Medicine watchdog EMA approves the first vaccine against the respiratory syncytial virus (RS virus) for people aged 60 and older.
A previous large international randomized placebo-controlled study showed that the vaccine provides protection against an RS virus infection in 83 percent of people and that protection remains high for at least six months. The most common side effects, such as headache and muscle pain, are usually mild and disappear after a few days.
Based on this research, the EMA has approved the RS vaccine (vaccine Arexvy, GSK) for people aged 60 and over, according to a recent press release from the drug watchdog. This makes this the first RS vaccine available for this target group. In general, the European Commission adopts sound recommendations from the EMA. A final decision is expected in July.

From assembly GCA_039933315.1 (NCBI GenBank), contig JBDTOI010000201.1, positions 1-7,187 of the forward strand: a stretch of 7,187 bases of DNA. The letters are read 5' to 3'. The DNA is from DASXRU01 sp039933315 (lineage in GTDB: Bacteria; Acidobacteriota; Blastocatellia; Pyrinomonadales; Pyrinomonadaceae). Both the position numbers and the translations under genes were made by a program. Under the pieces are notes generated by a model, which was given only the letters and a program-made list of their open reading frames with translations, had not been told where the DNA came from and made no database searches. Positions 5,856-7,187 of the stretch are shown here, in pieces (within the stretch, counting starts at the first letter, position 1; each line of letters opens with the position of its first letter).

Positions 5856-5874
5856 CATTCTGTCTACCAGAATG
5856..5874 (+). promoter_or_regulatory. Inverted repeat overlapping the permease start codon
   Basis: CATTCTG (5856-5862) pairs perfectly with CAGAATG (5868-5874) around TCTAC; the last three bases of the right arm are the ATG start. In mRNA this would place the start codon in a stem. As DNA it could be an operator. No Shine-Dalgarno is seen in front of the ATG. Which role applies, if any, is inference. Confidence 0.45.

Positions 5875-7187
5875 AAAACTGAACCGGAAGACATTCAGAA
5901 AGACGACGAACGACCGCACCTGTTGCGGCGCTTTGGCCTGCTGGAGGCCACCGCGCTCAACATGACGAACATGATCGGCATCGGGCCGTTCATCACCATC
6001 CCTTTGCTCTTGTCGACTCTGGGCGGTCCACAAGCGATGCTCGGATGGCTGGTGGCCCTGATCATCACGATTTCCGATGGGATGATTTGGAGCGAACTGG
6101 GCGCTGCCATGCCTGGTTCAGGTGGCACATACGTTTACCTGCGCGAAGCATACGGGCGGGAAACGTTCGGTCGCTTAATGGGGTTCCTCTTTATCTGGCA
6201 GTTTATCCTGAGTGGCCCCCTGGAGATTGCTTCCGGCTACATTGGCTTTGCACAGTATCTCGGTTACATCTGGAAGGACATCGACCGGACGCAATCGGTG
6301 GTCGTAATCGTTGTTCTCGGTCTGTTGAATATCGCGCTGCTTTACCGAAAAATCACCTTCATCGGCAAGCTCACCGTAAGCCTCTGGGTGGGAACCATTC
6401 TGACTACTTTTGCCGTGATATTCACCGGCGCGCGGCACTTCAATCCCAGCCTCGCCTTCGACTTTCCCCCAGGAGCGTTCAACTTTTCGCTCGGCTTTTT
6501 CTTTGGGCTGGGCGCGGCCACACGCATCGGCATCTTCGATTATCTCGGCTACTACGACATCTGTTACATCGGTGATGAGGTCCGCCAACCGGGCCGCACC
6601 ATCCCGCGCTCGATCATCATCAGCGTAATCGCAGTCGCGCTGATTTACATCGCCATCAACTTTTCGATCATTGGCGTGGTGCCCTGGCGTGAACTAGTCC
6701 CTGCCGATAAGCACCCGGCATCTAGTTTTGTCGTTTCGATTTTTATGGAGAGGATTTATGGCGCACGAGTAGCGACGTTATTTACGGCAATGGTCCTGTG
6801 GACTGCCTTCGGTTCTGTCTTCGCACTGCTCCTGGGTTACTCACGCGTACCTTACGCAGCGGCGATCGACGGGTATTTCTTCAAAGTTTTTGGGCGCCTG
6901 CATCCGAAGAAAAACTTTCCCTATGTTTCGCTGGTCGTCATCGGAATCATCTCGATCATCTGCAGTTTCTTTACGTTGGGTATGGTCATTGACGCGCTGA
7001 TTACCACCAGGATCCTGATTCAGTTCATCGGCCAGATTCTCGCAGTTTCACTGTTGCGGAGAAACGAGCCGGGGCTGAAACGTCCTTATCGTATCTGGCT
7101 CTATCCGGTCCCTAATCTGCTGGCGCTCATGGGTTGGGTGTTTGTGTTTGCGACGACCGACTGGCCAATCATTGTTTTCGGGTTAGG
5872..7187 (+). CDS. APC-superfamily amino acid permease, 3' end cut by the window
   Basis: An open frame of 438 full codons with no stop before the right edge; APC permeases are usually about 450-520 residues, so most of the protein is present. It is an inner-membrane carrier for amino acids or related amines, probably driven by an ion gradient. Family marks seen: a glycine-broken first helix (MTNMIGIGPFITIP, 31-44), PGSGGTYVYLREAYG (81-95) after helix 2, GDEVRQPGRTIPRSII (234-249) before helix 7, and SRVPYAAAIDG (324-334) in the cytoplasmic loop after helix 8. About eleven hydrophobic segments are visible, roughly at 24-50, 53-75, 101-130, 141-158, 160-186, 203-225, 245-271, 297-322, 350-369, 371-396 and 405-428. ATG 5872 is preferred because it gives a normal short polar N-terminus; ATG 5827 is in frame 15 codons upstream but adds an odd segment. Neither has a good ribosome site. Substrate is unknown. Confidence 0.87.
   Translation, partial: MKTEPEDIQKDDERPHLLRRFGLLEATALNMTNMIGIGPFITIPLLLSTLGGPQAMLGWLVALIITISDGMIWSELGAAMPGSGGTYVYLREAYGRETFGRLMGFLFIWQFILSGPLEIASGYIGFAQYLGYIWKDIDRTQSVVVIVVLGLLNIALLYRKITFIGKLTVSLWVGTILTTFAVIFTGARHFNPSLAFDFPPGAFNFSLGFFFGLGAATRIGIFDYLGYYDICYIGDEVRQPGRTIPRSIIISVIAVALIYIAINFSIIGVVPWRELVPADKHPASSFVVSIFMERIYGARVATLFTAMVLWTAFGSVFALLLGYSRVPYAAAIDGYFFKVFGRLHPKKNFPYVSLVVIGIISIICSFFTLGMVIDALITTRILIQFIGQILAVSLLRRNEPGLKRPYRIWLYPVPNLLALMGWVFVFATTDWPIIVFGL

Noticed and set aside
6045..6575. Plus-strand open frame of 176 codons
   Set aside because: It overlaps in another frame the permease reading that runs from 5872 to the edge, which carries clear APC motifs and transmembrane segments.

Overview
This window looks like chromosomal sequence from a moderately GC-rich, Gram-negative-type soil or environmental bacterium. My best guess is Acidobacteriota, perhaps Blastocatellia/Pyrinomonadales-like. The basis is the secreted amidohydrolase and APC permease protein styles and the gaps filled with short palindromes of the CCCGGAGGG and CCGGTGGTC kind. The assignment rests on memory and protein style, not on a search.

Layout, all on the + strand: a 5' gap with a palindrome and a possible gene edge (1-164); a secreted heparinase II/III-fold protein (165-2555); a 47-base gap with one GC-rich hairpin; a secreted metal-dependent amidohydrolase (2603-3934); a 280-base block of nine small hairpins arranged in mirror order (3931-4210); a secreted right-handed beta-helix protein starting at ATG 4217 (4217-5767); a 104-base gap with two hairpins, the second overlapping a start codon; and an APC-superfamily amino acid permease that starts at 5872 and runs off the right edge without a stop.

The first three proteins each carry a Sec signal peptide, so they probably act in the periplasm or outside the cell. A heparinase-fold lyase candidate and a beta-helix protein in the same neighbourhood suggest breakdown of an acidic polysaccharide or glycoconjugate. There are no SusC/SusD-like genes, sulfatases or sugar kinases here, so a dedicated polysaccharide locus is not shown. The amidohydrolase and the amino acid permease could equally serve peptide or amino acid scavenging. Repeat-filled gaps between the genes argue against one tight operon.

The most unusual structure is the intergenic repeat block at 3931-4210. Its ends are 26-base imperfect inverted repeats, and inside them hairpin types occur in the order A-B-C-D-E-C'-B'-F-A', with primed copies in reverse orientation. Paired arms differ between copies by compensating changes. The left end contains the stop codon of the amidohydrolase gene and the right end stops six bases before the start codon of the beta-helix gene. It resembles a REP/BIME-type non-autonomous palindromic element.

Arexvy targets the RSV fusion (F) glycoprotein, the Achilles’ heel of the virus. It elicits antibodies that target the prefusion form of this protein. Those antibodies are more efficient at neutralizing the RS virus than the antibodies that target the postfusion form.
The approval went through an accelerated process (accelerated assessment). In Europe, the virus causes approximately 250,000 hospital admissions and 17,000 deaths among people over the age of 65 each year.
Research is currently ongoing into, among other things, the effectiveness of one vaccine dose over several seasons and the need for a subsequent vaccination. In addition, other pharmaceutical companies also have RS vaccines in the pipeline.